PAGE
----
A crime against property can encompass anything from robbery to burglary to property damage, among others. Property crimes are very serious charges and are aggressively prosecuted in the state of Missouri and Illinois. At Henderson & Waterkotte, P.C., our property crimes attorneys can help you to learn more about your situation, the seriousness of it, and begin planning a strong defense on your behalf.
Property Crimes Overview
Stealing and Larceny
Receiving Stolen Property
At Henderson & Waterkotte, P.C., our attorneys believe in preparing every case as if it is going to trial. This allows us to fully understand every angle of the case and operate from a position of strength with prosecutors. Our lawyers will investigate whether an illegal search and seizure occurred. We will attempt to undermine the strength of the prosecutor’s case. We will go above and beyond to obtain the best possible outcome.
Our lawyers have represented countless of individuals facing a wide variety of property crimes, including stealing, burglary, bad checks, property damage, and others. Our reputation for success precedes us as we have a track record of obtaining exceptional results for our clients.
Being charged with a property crime can be harmful to your reputation and your future. If you or a loved one is charged with a property crime, it is imperative you immediately seek out the help from an experienced and aggressive St. Louis, Missouri criminal defense firm. Our lawyers will work to defend your freedom and protect your rights. Call us 24/7 to learn how our lawyers can help you out with your situation.
Under Missouri law, writing a bad check is essentially the act of presenting and using a check which you know will not be any good or knowing that you don’t have sufficient funds in your bank to cover the amount issued. If you have been charged with passing a bad check, it can cost you your freedom. Because passing a bad check is a serious crime, it is important that you seek the help of a qualified and skilled criminal defense attorney.
At Henderson & Waterkotte, P.C., our check fraud defense attorneys understand the fears and uncertainty you may be facing if you have been charged with writing a bad check. This is precisely the reason we make sure to answer all your questions and stand by you every step of the way during the criminal process.
Whether you have been charged as a result of a simple mistake or because of a poor decision, the lawyers at Henderson & Waterkotte, P.C. will fiercely defend and protect your rights. Even if you believe you are guilty of a writing a bad check, it is important that you hire an experienced criminal defense attorney to secure the best possible outcome for you.
In Missouri, passing a bad check is a Class E felony if the amount of the check is more than $750.00, or if the check is from a bank or institution where you don’t have a valid account of any kind. If the check presented was for an amount under $750.00, then it is considered a Class A misdemeanor. If you have been charged with passing a bad check, misdemeanor or felony, you could be facing significant jail time, stiff fines, and court-ordered restitution to the victim.
Have you been arrested for burglary? Are you being investigated for burglary? If you answered yes to either of these questions, it is vital that you seek the immediate help of a qualified and skilled criminal defense attorney. A burglary conviction can have a devastating impact on your freedom and your future. At Henderson & Waterkotte, P.C., we can help protect your rights and defend your freedom.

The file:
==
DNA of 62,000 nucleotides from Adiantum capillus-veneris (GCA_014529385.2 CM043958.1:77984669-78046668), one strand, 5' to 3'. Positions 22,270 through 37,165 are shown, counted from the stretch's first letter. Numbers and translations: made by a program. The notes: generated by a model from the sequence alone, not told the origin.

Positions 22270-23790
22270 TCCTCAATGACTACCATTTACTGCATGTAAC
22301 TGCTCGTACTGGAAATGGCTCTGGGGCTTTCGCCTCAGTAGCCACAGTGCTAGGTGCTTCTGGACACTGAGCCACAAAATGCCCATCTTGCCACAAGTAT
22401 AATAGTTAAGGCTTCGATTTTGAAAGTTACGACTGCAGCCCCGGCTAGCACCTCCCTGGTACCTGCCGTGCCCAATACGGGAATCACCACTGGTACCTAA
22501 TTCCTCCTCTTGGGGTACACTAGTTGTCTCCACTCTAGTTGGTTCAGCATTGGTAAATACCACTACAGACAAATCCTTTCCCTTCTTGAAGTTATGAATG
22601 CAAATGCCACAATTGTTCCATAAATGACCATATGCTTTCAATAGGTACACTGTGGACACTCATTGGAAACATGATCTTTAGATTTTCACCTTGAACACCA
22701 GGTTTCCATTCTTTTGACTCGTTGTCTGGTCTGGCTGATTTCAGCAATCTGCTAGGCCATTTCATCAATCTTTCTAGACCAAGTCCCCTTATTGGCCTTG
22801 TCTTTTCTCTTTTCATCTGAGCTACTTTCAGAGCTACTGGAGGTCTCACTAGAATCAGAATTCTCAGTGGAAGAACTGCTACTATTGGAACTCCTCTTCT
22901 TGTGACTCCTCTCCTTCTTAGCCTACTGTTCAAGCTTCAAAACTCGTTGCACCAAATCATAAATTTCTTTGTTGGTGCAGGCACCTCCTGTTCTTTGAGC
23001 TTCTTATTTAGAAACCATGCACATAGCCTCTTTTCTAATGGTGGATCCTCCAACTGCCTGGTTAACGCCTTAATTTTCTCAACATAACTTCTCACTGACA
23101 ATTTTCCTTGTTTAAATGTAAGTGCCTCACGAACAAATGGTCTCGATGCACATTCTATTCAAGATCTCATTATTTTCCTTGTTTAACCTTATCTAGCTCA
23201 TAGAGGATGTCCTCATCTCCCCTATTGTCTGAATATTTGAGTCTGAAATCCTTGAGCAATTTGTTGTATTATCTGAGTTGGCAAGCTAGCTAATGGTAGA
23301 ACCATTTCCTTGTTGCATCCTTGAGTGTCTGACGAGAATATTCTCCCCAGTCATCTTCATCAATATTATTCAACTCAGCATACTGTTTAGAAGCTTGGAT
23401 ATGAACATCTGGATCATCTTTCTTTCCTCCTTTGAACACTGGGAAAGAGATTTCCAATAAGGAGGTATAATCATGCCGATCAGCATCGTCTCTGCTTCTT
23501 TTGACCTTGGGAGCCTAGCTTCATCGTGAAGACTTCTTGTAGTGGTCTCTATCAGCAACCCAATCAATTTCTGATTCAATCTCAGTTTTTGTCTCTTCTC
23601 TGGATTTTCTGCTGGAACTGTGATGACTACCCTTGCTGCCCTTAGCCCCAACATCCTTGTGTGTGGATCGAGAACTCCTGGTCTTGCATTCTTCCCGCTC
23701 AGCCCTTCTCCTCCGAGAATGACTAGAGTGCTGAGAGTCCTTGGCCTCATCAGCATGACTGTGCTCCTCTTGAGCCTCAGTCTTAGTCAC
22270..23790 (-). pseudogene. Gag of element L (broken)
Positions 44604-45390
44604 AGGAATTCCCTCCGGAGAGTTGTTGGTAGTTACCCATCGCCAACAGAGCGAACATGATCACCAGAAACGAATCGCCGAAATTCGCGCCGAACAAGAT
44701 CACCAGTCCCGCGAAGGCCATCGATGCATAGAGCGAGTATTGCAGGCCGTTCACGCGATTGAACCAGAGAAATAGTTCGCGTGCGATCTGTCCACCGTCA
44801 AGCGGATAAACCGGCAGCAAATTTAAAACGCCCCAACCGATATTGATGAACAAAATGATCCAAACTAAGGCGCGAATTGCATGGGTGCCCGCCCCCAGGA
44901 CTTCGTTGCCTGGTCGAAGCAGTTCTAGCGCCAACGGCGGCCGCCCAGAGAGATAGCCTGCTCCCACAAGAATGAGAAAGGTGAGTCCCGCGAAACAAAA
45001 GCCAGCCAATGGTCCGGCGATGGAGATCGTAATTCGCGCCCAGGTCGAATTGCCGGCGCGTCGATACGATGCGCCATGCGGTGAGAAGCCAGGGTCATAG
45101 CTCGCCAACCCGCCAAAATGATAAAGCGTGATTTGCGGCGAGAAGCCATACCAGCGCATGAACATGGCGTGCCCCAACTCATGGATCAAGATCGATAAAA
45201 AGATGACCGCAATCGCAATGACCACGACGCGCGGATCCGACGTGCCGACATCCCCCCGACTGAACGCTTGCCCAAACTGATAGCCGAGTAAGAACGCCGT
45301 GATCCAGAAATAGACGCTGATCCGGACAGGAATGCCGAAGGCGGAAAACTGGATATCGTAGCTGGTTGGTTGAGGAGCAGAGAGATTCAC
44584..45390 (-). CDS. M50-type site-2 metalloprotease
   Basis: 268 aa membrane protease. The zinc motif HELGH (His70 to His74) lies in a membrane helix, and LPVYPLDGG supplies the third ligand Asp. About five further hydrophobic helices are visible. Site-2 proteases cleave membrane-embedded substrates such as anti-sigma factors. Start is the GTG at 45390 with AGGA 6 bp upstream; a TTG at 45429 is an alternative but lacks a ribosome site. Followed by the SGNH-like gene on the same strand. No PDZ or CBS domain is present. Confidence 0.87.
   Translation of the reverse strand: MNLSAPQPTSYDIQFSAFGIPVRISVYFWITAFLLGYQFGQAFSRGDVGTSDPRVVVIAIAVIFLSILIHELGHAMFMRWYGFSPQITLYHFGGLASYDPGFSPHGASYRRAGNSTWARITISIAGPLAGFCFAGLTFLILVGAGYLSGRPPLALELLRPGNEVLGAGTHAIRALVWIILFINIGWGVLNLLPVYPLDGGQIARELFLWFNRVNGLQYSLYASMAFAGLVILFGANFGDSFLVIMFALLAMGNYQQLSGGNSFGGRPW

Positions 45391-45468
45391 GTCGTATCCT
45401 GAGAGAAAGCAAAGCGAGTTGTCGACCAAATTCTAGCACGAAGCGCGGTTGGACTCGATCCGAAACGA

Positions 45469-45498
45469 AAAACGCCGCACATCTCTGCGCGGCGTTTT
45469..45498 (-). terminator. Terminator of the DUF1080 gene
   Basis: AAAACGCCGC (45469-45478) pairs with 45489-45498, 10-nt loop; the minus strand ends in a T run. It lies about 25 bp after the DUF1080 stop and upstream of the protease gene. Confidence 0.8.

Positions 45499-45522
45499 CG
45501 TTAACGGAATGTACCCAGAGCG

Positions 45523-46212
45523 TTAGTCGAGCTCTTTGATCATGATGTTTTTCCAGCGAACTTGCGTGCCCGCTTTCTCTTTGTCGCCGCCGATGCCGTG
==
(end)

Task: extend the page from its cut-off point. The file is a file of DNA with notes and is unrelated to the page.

Burglary is often confused and misunderstood with robbery and theft. Frequently, individuals believe that burglary, robbery, and theft are the same charge and therefore are interchangeable terms. This is not true. Burglary, like robbery and theft, is a distinct and unique charge that requires certain elements of proof in order to gain a conviction.
In Missouri, all burglaries are felony crimes that carry severe punishments if convicted. Under Missouri law, burglary is either classified as burglary in the first degree of burglary in the second degree.
A person commits the crime of burglary in the second degree when he or she knowingly enters unlawfully or knowingly remains unlawfully in a building or inhabitable structure for the purpose of committing a crime therein. This is a Class C felony in Missouri.
A person may be charged with burglary in the first degree if he or she commits the crime of burglary in the second degree and additionally, the person is armed with a weapon; or the person causes or threatens injury to another person; or another person is present in the building or inhabitable structure. This is a Class B felony in Missouri.
A strong defense begins with an aggressive and thorough investigation of all the facts surrounding your arrest. In order to gain a conviction for burglary, the prosecution must prove many elements. At Henderson & Waterkotte, P.C., our careful analysis of these issues could provide us with one or more possible defense strategies.
At Henderson & Waterkotte, P.C., our criminal defense attorneys provide strong and aggressive defense against burglary charges for clients throughout Missouri and Illinois. We are committed to seeing that every client gets powerful representation and the best possible outcome. We are available 24/7 to discuss your specific case.
The duty to pay spousal support or child support is often a difficult obligation to meet each month given the current state of the job market and economy. Increasingly, individuals across Missouri are finding themselves in jail for failing to pay spousal support or child support. This doesn’t have to be you. If you are facing a criminal non-support charge, you need an aggressive St. Louis criminal non-support attorney who will fight for you.
In Missouri, a person commits the crime of non-support if he or she knowingly fails to provide, without good cause, adequate support for his or her spouse. A parent commits the crime of non-support if such parent knowingly fails to provide, without good cause, adequate support which such parent is legally obligated to provide for his or her child or stepchild who is not otherwise emancipated by operation of law.
Criminal non-support can be charged as a misdemeanor or felony offense. Criminal non-support is a Class A misdemeanor, unless the total arrearage is in excess of an aggregate of twelve monthly payments due under any order of support issued by the court or any authorized administrative agency, in which case it is a Class E felony.